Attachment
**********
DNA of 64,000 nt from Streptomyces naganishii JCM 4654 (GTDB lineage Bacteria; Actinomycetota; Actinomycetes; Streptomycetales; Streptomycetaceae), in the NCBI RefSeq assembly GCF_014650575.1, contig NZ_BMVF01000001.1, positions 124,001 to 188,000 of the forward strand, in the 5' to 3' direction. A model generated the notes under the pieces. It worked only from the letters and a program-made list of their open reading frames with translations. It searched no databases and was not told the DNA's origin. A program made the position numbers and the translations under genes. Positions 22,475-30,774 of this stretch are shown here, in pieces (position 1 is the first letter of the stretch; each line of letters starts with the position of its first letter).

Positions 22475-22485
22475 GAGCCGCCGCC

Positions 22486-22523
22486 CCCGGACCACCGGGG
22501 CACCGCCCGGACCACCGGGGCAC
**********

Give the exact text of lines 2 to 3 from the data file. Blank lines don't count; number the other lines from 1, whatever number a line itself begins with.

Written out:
Positions 22475-22485
22475 GAGCCGCCGCC